California Law Expands Pharmacists’ Role as Providers


NCPA congratulates California pharmacists and the California Pharmacists Association (CPhA) on the successful enactment of S.B. 493, legislation to expand the services that pharmacists are authorized to provide in the state. It was signed by Governor Jerry Brown on Oct. 1.

This legislation will take important steps to allow pharmacists to provide patients care at a level they are educated and fully capable of providing. Specifically, S.B. 493 will allow pharmacists to perform physical assessments; order and interpret laboratory tests; refer patients to other providers; start, adjust and terminate medications under physician protocol; as well as work with other health care providers to evaluate and manage a patient’s health issues. 

The bill is also notable for its collaborative approach to other health care providers. It is supported by many healthcare related organizations including the California Association for Nurse Practitioners, the California Association of Physician Groups and the California Hospital Association.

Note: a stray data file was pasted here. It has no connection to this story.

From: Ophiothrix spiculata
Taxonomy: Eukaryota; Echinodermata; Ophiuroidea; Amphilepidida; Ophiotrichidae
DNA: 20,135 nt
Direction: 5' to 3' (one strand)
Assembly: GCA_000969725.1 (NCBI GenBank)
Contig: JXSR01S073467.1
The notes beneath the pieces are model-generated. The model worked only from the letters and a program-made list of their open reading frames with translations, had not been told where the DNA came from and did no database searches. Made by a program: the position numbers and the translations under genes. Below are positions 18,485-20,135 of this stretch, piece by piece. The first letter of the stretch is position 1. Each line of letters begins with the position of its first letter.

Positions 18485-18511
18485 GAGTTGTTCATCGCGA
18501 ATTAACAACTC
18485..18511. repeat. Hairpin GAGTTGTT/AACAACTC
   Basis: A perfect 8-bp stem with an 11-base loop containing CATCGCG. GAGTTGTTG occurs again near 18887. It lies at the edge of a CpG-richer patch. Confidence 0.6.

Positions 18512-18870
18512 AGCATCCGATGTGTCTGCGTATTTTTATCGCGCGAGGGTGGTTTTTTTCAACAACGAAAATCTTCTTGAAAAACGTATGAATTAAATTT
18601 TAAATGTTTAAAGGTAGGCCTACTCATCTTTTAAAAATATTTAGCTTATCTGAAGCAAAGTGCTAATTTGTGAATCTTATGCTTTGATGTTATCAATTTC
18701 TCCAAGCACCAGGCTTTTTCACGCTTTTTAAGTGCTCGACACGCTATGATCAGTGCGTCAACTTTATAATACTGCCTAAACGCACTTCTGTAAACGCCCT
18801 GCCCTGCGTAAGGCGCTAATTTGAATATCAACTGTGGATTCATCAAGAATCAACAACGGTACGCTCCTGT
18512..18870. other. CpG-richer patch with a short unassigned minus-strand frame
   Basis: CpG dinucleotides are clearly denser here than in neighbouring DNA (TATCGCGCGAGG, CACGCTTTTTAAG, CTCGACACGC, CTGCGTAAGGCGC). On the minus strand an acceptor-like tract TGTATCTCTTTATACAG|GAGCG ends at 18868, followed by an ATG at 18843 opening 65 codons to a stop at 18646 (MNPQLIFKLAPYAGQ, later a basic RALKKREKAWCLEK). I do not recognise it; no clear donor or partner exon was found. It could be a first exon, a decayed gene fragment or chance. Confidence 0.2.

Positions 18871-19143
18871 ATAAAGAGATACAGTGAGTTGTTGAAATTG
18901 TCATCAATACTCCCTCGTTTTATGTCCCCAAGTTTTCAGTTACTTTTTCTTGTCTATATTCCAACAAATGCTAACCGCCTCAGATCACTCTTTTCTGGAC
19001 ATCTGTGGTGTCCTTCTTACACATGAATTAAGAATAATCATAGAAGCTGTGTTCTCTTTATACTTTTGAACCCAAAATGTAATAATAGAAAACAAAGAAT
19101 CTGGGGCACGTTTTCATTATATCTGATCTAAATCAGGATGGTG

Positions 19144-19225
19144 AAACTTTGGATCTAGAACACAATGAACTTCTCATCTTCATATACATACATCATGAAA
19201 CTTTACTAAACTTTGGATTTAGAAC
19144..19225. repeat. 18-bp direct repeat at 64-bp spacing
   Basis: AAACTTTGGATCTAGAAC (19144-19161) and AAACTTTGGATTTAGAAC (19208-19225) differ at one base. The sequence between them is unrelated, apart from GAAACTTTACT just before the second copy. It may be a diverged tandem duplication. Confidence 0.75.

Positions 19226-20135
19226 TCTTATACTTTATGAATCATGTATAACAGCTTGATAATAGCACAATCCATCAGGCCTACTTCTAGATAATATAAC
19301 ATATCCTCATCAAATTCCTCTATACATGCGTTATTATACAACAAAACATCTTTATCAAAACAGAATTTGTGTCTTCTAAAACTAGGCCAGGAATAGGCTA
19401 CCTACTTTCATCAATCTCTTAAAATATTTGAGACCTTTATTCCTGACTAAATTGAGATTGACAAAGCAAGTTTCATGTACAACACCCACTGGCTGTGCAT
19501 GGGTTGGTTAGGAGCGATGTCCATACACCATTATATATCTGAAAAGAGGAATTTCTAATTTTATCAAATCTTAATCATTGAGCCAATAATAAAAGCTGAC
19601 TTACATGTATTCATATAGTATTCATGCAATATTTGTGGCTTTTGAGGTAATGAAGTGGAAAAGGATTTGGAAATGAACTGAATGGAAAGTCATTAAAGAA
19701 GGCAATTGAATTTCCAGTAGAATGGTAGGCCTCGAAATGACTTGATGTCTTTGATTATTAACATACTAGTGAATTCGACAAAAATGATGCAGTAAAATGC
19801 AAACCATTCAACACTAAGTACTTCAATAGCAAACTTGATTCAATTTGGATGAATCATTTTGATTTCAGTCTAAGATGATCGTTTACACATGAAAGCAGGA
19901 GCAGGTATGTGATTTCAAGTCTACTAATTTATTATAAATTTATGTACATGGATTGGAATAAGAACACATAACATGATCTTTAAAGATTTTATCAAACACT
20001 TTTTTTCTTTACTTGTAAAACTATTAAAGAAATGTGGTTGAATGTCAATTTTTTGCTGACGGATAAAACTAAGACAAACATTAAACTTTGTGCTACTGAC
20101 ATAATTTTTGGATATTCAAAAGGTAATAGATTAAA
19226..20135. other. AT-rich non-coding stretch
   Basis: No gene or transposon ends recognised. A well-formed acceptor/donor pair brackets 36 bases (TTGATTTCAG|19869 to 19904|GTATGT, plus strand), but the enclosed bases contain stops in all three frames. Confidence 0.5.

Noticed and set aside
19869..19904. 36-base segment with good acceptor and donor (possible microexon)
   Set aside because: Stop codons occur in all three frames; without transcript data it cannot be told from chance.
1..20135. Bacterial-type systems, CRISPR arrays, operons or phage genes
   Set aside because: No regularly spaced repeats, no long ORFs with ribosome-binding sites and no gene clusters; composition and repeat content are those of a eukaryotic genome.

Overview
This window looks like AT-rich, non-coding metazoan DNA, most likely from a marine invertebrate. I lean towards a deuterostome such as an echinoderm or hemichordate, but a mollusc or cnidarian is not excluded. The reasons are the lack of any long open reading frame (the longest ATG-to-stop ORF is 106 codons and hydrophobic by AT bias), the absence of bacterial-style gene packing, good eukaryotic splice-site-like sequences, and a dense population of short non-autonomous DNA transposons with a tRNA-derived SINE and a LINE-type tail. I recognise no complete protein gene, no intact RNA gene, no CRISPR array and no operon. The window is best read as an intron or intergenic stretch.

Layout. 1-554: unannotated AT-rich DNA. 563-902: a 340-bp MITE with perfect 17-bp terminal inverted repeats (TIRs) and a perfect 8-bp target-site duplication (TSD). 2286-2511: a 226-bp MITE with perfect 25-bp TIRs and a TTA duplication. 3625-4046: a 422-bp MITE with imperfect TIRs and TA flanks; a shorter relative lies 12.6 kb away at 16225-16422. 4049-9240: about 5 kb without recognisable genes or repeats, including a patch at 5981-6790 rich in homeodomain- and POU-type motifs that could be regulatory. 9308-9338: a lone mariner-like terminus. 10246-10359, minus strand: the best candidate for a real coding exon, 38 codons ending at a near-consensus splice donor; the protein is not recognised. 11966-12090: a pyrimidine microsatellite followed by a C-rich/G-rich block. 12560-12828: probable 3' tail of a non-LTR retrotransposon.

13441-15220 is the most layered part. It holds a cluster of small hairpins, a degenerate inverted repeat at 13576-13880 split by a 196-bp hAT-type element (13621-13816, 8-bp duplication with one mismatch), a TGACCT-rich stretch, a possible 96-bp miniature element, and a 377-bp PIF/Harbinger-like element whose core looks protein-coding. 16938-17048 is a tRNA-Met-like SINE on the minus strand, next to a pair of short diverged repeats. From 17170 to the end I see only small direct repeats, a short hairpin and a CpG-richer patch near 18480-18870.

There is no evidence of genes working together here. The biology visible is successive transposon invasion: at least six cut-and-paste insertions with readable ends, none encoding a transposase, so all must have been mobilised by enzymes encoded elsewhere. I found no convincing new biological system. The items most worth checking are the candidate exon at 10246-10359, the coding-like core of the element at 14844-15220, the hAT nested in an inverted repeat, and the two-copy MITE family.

NCPA endorsed S.B. 493 throughout its advancement through the legislative process including in an August 20, 2013 letter of support. The NCPA letter cited the growing primary care shortage that is expected to worsen as more Americans gain insurance through the Affordable Care Act. In addition, NCPA noted that there are over 2,135 community pharmacies in California which employ a projected 22,650 residents and are vital to California’s “Main Street Economy.”

Hopefully adoption of this legislation by the most populous U.S. state will prompt more states to enact similar legislation in the coming months. NCPA will continue to support similar efforts by pharmacy organizations in other states. At the 2012 House of Delegates meeting, NCPA members reaffirmed support for granting pharmacists provider status and NCPA staff has worked with other pharmacy organizations to that end throughout 2013.

0 Responses to “California Law Expands Pharmacists’ Role as Providers”



  1. Leave a Comment

Leave a Reply

Fill in your details below or click an icon to log in:

WordPress.com Logo

You are commenting using your WordPress.com account. Log Out / Change )

Twitter picture

You are commenting using your Twitter account. Log Out / Change )

Facebook photo

You are commenting using your Facebook account. Log Out / Change )

Google+ photo

You are commenting using your Google+ account. Log Out / Change )

Connecting to %s




Search by Categories


%d bloggers like this: